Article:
Another juts out into a swiftly moving patch of sun. By now my brain can quickly categories and name even a partial branch of an arbutus tree. The unorganized tangle and variation of each tree is recognizable.

Then I come upon the perfect specimen!

My search is complete. I continue along the path in the fading light, knowing I will never be finished with these special trees… but it is enough for today.

 

How do you learn a subject that gets under your skin and refuses to let go of your attention?

 

© 2017 Terrill Welch, All rights reserved.

Liberal usage granted with written permission. See “About” for details.

Creative Potager – Visit with painter and photographer Terrill Welch

From Mayne Island, British Columbia, Canada

For gallery and purchase information about Terrill’s photographs and paintings go to http://terrillwelchartist.com

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Life during Hazy Days in British Columbia

British Columbia is burning. The wildfires have devoured a land mass larger than the province of Prince Edward Island. The fire season is not over yet. There might be a little rain on Sunday but it won’t be enough. Air quality warnings are frequent but unnecessary. I only need to breathe in next to the open window to know how many particles there are in each square inch of smoke-filled air. The sunsets are as eerie as they are beautiful.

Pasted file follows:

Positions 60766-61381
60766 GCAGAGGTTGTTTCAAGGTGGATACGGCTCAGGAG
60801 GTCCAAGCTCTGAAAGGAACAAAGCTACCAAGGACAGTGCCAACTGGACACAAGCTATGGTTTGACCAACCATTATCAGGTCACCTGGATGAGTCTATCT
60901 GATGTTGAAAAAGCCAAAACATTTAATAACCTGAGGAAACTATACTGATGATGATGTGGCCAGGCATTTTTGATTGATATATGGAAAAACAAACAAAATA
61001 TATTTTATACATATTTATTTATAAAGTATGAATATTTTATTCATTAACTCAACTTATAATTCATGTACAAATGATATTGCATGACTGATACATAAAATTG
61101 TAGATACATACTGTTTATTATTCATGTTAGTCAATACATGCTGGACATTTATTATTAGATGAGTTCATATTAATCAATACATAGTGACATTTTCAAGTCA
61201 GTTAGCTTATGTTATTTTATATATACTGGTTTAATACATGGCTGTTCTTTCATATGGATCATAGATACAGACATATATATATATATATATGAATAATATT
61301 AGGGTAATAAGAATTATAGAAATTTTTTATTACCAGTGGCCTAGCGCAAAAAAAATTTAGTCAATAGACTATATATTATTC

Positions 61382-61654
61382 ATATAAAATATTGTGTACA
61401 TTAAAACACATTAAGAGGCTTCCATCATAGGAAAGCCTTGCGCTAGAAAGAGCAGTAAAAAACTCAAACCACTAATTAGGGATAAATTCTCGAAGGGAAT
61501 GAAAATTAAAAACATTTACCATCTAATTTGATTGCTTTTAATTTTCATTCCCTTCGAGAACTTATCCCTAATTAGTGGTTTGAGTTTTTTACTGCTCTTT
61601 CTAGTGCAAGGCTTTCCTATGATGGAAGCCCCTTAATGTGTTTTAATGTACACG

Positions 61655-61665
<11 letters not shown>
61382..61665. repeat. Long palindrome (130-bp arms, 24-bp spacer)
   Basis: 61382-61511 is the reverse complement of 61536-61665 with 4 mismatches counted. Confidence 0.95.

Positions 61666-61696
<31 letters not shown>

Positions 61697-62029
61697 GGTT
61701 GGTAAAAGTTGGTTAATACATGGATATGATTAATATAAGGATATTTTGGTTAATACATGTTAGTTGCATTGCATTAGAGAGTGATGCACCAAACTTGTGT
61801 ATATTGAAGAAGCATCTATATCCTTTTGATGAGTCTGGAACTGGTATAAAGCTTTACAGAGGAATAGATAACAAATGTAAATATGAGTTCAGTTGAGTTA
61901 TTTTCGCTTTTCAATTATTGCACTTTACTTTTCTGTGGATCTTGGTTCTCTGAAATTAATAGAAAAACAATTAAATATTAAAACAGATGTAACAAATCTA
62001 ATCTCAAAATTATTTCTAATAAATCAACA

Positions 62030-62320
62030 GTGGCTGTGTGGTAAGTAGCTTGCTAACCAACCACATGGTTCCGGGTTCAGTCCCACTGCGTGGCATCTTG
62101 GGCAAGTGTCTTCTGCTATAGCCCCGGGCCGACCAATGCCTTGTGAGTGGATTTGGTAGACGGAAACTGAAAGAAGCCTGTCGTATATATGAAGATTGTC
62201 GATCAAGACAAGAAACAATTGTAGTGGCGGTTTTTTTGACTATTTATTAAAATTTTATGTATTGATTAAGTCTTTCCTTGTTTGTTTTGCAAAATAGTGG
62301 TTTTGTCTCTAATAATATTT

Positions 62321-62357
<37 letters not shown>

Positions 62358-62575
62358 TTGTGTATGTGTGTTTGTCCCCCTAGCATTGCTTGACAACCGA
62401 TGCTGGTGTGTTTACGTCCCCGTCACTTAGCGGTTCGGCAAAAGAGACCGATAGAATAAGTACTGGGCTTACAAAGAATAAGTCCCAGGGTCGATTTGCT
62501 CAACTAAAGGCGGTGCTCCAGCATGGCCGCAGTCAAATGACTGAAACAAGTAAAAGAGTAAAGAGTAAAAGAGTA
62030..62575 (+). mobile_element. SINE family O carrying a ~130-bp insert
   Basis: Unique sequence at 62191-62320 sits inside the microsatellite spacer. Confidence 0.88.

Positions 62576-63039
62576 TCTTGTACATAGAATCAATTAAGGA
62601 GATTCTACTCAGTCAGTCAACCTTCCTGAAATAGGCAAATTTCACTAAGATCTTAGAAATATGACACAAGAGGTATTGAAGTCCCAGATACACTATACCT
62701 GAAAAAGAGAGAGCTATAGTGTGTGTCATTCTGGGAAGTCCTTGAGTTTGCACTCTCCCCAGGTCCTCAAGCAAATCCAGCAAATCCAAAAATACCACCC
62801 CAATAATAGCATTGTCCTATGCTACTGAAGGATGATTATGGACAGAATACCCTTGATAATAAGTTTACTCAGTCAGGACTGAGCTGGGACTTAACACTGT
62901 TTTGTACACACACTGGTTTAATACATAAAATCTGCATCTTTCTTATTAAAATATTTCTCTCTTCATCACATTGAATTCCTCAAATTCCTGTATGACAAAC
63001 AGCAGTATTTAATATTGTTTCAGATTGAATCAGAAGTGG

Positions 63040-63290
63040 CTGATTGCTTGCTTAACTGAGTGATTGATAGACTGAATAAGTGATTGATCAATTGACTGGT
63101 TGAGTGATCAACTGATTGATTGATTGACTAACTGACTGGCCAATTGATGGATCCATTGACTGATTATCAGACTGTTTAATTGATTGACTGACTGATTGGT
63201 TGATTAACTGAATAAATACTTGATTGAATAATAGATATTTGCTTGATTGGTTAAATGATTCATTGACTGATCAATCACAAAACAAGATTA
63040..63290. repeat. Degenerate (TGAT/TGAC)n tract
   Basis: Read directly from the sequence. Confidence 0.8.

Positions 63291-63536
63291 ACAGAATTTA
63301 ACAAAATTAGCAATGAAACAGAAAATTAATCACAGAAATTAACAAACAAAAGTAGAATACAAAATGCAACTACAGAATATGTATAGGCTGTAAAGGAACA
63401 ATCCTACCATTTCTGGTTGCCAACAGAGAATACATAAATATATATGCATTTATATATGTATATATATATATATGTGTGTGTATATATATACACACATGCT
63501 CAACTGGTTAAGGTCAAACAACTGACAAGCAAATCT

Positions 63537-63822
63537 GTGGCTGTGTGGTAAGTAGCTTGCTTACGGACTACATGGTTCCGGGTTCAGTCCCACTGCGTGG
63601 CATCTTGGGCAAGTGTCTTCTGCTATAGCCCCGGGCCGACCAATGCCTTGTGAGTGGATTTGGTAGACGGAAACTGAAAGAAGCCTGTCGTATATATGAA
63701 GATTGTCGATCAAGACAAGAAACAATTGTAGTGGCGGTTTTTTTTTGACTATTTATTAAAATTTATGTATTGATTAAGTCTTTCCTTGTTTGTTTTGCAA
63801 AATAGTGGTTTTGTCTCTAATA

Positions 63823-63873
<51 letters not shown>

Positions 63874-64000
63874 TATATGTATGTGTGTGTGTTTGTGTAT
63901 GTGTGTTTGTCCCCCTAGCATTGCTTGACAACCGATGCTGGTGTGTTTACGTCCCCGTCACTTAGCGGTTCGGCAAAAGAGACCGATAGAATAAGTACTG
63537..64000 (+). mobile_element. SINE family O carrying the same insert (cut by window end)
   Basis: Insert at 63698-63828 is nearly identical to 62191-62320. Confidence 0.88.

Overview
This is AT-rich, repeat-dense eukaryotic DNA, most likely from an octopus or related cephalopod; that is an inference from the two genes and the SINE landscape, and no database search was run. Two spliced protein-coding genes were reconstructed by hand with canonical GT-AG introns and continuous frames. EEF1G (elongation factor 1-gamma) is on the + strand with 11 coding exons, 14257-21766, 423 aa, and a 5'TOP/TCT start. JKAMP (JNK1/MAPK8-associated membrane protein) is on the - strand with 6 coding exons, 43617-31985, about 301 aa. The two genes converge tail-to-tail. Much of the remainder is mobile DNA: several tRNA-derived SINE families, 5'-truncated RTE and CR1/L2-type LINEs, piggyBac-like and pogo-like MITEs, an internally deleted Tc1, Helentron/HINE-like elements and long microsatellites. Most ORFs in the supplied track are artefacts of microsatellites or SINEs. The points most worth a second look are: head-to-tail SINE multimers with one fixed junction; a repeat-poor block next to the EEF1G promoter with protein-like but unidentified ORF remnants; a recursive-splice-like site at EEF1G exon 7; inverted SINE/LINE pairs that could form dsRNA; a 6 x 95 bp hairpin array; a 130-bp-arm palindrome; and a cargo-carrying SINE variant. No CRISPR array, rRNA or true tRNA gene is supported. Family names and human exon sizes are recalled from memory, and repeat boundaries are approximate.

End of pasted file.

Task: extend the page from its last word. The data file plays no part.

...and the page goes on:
No long hikes for me. A casual stroll to sit by the water is all that this week can offer.

I did manage to get out to do a small plein air painting though.

Hazy Morning Active Pass 5 x 7 acrylic plein air sketch

The painting sketch is now off on an adventure of its own – the eighth painting to do so this past five weeks.

But the Terrill Welch Gallery! Now it has enjoyed the soft light from outside through the feature window.

I will be there again on Friday at 10:30 to do a live recording on my Art of Terrill Welch Facebook Page for the first Friday Art Stop feature. If you have a moment, drop on in. I did an introductory video, a sort of sample,  for this new project that you may enjoy in the meantime.

 

I suppose today’s post is my best efforts to find my way forward during uncertain times.

 

How do you process things that you cannot change? Like wildfires? Like threats of nuclear war?  

 

© 2017 Terrill Welch, All rights reserved.

Liberal usage granted with written permission. See “About” for details.

Creative Potager – Visit with painter and photographer Terrill Welch

From Mayne Island, British Columbia, Canada

For gallery and purchase information about Terrill’s photographs and paintings go to http://terrillwelchartist.com

Two Arbutus Trees Rendered One for New Gallery One Sold

I am still paintings as we are rounding the last corner into the home stretch for the Terrill Welch Gallery to open Friday August 4th. This is my new normal as I learn the rhythm of both/and between studio and gallery.

Yesterday, saw the eight painting sketches arrive at the gallery for the first show.

The lights are now up and I am thrilled with the quality of luminescence I will have to work with for photographs.

Last Thursday, Friday and Sunday were painting days. The first is a plein air over two mornings of an arbutus tree caught between the sea and the road.

Morning along the Island Road Mayne Island BC 20 x 16 inch oil on canvas plein air

Details and purchase information HERE.

The second is a small study of a favourite arbutus tree from reference images.